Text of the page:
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Blow to government as court suspends housing levy on workers : The Standard



A Nairobi high court has suspended the implementation of 1.5 per cent levy which was to be deducted from workers’ salaries to fund National Housing project.

The Government introduced Housing project as one of the pillars of the Big Four Agenda through which President Uhuru Kenyatta seeks to transform Kenya before the expiry of his second term.
Its bill sailed through parliament, but the implementation has faced fierce opposition from the Central Organisation of Trade Unions (COTU) and the Kenya National Union of Teachers who have cited lack of public participation in the process.
COTU filed petition to stop the Government from imposing the levy on workers on grounds that proper consultation were not made.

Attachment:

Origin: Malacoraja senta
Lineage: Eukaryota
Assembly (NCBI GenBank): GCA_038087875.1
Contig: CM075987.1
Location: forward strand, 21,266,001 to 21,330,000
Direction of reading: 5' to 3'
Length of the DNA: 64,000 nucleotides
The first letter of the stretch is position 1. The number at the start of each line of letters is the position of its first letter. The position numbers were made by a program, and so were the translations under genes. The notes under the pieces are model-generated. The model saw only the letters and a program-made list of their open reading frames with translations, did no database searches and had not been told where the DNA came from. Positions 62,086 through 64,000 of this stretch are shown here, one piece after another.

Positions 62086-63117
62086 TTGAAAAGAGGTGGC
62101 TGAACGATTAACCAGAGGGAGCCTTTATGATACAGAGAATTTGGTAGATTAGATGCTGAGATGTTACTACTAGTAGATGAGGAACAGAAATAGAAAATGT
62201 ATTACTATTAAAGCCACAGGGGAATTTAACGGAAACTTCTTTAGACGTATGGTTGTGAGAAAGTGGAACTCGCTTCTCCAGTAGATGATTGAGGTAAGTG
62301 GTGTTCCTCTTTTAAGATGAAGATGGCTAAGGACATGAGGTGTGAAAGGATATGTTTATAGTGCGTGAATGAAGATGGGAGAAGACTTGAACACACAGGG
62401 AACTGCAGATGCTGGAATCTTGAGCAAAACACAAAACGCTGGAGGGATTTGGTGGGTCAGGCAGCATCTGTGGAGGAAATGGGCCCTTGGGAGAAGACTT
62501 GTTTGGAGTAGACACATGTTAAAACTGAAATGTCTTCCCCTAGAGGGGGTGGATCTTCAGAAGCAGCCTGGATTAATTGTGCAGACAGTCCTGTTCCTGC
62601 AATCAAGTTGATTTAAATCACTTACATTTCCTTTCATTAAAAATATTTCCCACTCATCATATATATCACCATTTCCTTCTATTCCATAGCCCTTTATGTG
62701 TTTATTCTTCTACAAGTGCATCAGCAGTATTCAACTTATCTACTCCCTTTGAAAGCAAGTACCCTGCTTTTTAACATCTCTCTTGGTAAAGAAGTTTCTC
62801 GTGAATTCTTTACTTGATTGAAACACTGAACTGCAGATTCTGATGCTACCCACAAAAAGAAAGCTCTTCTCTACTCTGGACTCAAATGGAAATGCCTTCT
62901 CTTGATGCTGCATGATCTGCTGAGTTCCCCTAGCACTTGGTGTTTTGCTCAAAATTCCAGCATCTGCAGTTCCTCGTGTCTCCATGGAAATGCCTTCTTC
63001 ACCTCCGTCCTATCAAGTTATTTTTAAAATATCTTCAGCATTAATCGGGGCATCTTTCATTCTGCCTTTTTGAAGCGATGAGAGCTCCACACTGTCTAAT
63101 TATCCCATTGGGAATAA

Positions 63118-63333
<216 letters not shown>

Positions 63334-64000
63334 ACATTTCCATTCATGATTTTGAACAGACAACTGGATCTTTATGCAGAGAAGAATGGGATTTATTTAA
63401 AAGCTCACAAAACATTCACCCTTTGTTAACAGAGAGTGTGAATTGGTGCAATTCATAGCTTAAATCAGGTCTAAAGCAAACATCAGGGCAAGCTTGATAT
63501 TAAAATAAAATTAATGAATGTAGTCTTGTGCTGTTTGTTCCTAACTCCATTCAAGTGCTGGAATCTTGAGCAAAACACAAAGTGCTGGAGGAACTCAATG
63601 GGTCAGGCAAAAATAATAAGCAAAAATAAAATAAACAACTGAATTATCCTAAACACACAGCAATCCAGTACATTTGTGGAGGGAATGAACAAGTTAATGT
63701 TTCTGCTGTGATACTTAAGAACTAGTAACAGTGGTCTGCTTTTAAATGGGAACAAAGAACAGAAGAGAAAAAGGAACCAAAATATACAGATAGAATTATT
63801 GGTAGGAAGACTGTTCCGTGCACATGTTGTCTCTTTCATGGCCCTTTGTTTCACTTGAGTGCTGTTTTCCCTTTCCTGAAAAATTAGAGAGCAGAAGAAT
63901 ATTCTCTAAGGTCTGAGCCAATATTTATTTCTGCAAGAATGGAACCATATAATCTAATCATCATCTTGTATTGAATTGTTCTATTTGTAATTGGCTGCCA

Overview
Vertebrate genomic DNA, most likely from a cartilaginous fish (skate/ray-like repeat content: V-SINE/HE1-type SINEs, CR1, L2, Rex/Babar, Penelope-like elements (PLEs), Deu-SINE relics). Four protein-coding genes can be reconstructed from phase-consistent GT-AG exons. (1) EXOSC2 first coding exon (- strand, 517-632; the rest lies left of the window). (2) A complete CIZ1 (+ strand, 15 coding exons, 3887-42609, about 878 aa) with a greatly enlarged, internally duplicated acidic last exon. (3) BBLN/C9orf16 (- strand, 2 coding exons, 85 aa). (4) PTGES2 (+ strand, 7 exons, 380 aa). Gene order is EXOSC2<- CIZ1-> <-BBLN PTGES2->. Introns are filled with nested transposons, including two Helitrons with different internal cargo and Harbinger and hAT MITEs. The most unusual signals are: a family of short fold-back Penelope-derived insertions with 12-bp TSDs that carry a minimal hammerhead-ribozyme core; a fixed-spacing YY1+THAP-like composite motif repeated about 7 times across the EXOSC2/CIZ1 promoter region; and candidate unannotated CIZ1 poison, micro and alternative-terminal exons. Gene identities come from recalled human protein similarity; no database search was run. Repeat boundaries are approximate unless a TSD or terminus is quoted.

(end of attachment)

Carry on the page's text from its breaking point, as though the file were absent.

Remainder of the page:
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Justice Hellen Wasilwa has directed that the case be heard on January 21, 2019.
The National Treasury, Ministry of Transport and Infrastructure and the AG have been lined up as respondents in the case with Federation of Kenya Employers being represented as interested party.
The petitioner, COTU, argues that the move by the government is total defiance of the interest of the people of Kenya. And, that by levying the 1.5% tax on salaries of workers, there will be resultant suffering and public discontent.
COTU Secretary General Francis Atwoli maintains that the law demands that labour movement and the public be consulted before such taxes are levied.
On Saturday, Deputy President William Ruto said that the government was planning to engage the teachers on the taxation plan, so that they can strike an agreement.

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The Kenya Union of Post-Primary Education Teachers (KUPPET) Secretary General Akello Misori has told the Government to consider alternative housing approach.
Speaking at the Annual Delegates Conference, Misori urged the government consider mortgages to spearhead housing project, rather than the proposed taxation plan.

National HousingBig Four AgendaPresident Uhuru KenyattaCOTU

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